AMD said it has broken the world record for overclocking using one of its soon to be released "Bulldozer" CPUs.
Team AMD FX set the Guinness record "Highest Frequency of a Computer Processor" on August 31, 2011 by overclocking the upcoming AMD FX to 8.429GHz. The previous record was 8.308GHz. The speed run was made using liquid helium, which is even colder than liquid nitrogen.
Hit the jump for the full story, and pictures of the intensely cool overclocking process.
AMD just bulldozed its way into the Guinness Book of World Records by overclocking an 8-core FX-8150 Bulldozer processor to 8.429GHz, which officially qualifies as the "Highest Frequency of a Computer Processor." Team AMD FX, a group made up of overclocking gurus and top AMD technologists, are responsible for the record overclock that bested the previous record of 8.308GHz.
AMD decided to shake things up a bit with its last major driver release of the summer, Catalyst 11.8. The new driver package integrates the chip maker's CPU Overdrive utility into the AMD Vision Control Center, putting CPU and GPU overclocking controls at your fingertips from a central location (note that the software only supports CPU overclocking of Black Edition chips).
Futuremark's annual Lords of Overclocking competition drew more than 10,000 entries from over 80 countries, each one hoping they had the highest 3DMark 11 benchmark score. And 39 of them did, at one point or another, as that's how many times a high score was submitted to the MSI sponsored event during it's four-week run. Hit the jump to find out who won and the new score to beat.
Overclocking a CPU today is about as exciting and risky as driving to the grocery store to pick up milk. Back in the 1990s though, overclocking or "speed-margining" was a black art and strictly verboten. But just what if you wanted to OC your Pentium or 486 a bit? Fortunately, boot breaks it down for you.
Waiting for Intel to launch Sandy Bridge-E before overhauling your system? According to the latest online chatter, you'll have to hang tight until November as Intel works ferociously to tweak its Waimea Bay platform at least one more. It appears Intel is a bit concerned about AMD's FX processor refresh coming in early 2012, VR-Zone says, but at the same time will make cuts to its X79 chipset in order to get a shipping product out the door in 2011. More on this and Ivy Bridge overclocking woes after the break.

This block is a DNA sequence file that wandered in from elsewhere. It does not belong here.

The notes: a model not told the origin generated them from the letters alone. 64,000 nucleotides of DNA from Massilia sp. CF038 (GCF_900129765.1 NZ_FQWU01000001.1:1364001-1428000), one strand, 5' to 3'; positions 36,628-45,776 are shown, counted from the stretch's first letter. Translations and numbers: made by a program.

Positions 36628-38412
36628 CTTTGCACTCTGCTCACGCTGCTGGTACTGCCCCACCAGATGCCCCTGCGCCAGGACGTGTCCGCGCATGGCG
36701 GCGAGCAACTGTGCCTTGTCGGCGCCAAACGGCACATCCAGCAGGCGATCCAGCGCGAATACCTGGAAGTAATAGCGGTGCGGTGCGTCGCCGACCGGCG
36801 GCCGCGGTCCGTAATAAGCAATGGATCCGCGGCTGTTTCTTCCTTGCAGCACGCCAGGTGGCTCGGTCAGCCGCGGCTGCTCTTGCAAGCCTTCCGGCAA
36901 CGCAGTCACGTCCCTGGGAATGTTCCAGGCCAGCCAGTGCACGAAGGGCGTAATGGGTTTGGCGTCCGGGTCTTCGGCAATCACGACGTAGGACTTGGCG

An overclocker from the Czech Republic somehow managed to get his mitts on an engineering sample of AMD's FX-8130P "Zambezi" processor built around the chip maker's Bulldozer architecture and did what any responsible enthusiast would do. He slapped the 8-core ES chip into his rig, pushed the pedal to the metal, and overclocked it as far it would go on air, which turned out to be 4635.6MHz.
MSI's always touting how overclockable its graphics cards are, making a big deal about Military Class components, all solid capacitors, custom cooling solutions, and other features. Turns out the graphics card wasn't just blowing a bunch of hot air. MSI's N580GTX Lightning was used to set the single-card, single-core world record for the highest GPU frequency, while the company's N560GTX-Ti was used to set the higher core frequency of any GTX 560 Ti card.
Like rules and windows on an abandoned house, records are meant to be broken, and that's exactly what the rebels from G.Skill did at the Computex trade show in Taiwan. With the aid of lots of LN2, renowned overclockers Shamino, Fredyama, and Young Pro shattered the Super Pi 32M record at the G.Skill booth with a score of 5 minutes and 33.172 seconds, the fastest ever on an Intel LGA 1155 platform. The overclockers used G.Skill's DDR3-2400MHz Pi memory, which still had some frequency headroom left over once the Super Pi record was set.
Everyone remembers that famous scene from Top Gun when Maverick, then Goose, says, "I feel the need...the need for speed!, but it's not too difficult to picture that same line being belted out from within Origin PC's labs. This boutique system vendor definitely has a need for speed, and to prove it, the company just announced the availability of overclocked processors in its EON17-S laptop line. Just any ol' overclock, either, but up to 4.5GHz with Turbo Boost.